I am waxing and waning about not belonging , that I want to but dont want to , that I want to be part of a community .... I have in the past ... Social action where I was in touch with Philadelphian group and non violent training, . Rudolf Steiner and Waldorf schools ( I began a Kindergareten in the 80.s) brushed closely with Quakers ... My son went to Sibford School in the UK..... I still wish to be part of these wonderful communities with their liberal spirituality but cant seem to commit .... I find solace and questions and answers , wonderment daily but dont have any sense of wanting to commit to any one group gathering... Very push me pull me ... HOWEVER your relationship with GOD/god touches me ...I dont want to be a phoney and belong amongst those good people as mentioned because I dont believe in G-o-D and atheist sounds so harsh.... So circling back I get more joy out of Greek Myths and Legends and Paganism .... OH dear I might seem like a messy minded 65 year old .... I just have to say your piece got me happliy untangling my threads .
And drat I cant seem to be able to move my page back to read what Ive written ... Thats an ipad for you ..
iIsabel

natcase said...

Thank you all, I'm glad it resonated with you. It was a bear to write.

George: Tim Minchin is wonderful.

Jonathan: I read your 2005 sermon and very much enjoyed it too. Neil Gaiman is I think a really important undercover religious figure in our times. I like the cut of your spiritual jib.

bon tres ami: I am glad this helps untangle threads. That kind of clarity is my favorite result from spirit-led work. Love it when that happens.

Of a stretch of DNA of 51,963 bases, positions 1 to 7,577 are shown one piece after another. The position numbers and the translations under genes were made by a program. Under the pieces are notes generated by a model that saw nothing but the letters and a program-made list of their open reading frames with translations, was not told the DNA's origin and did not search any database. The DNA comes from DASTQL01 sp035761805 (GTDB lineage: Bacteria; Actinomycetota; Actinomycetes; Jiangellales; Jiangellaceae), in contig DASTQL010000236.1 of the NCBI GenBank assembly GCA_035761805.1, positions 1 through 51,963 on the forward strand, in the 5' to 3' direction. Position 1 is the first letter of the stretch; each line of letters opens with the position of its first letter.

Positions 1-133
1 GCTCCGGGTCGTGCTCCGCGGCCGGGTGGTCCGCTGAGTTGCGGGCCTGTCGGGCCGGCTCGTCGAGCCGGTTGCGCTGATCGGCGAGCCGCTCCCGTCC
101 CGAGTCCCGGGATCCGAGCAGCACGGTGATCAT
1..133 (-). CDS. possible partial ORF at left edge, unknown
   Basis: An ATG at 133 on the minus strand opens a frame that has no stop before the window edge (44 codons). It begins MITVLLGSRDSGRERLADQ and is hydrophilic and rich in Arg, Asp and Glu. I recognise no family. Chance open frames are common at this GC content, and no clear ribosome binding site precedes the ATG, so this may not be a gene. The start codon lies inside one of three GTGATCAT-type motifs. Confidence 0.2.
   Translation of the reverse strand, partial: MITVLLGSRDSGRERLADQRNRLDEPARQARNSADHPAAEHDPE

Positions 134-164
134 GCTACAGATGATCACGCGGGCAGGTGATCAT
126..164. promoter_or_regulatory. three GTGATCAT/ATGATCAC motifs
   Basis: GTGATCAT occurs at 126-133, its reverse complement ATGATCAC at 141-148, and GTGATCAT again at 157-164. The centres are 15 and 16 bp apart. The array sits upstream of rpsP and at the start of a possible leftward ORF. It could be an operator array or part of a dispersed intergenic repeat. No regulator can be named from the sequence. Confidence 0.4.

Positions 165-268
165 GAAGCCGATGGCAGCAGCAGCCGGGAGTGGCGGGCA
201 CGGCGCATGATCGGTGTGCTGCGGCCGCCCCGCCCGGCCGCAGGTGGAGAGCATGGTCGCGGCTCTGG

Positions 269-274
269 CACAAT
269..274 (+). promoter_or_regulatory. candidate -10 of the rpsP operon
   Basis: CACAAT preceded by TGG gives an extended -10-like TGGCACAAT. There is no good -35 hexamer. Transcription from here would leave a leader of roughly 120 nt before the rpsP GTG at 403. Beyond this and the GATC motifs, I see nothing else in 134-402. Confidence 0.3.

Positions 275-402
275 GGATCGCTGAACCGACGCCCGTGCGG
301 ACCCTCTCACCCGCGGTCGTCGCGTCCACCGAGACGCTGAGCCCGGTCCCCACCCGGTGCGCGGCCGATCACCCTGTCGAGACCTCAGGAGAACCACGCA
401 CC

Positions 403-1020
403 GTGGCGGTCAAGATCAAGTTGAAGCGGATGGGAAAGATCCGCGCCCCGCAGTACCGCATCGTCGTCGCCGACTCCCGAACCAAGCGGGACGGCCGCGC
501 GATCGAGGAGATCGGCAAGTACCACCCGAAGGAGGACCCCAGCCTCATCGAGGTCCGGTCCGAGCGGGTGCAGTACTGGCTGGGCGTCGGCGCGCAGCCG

Harrison Otis said...

Nat –

Thank you for writing your essay. It resonates deeply with me because like you, I have been a voracious reader since childhood and like you, I feel powerfully the pull of the intangible yet indispensable nourishment of the spiritual imagination. It’s difficult for me to pin down this pull to any one specific book, or even an author (maybe E. Nesbit? C.S. Lewis? H. Rider Haggard? Jules Verne?)—but even though I’ve never read The Summer Birds I understand very well the pang you felt when finishing it. Right now, that same delight spilling over from childhood is a large part of what motivates me in my studies as an undergraduate Literature major.

But I wonder if perhaps the distinction between fact and imagination isn’t as firm as you think it is. Like you said, we need more than physicality to be whole—something beyond mere matter must tell us who we are. But what if we could find spiritual fulfillment that’s true not only internally but also externally? Not only in imagination but also in reality? Not only in the drawing on the page but also in the glorious landscape outside the window?

I ask because unlike you, I am a Christian, and I believe that the currents of internal and external fulfillment, imagination and reality, both spring from the same fountain: Jesus Christ. Jesus unites the external reality—the God who formed, sustains, judges, and redeems the universe (and, I might add, makes it beautiful without deceit)—with the internal reality: God has become man, with hands and feet and a face for talking to. I like the way that C.S. Lewis described this: he called it the “myth become fact.” And actually, his memoir, Surprised by Joy, is all about how he, as an atheist, pursued the internal fulfillment of myth (he calls this fulfillment “joy”) until he found it culminating in external fact. I highly recommend his book—even if you disagree with him, you would probably find it interesting as a record of one man’s wrestling with the same insatiable desire that it sounds like all three of us share.

Again, thanks for your insightful and poignant article. And sorry about the uber-long comment.

—Harrison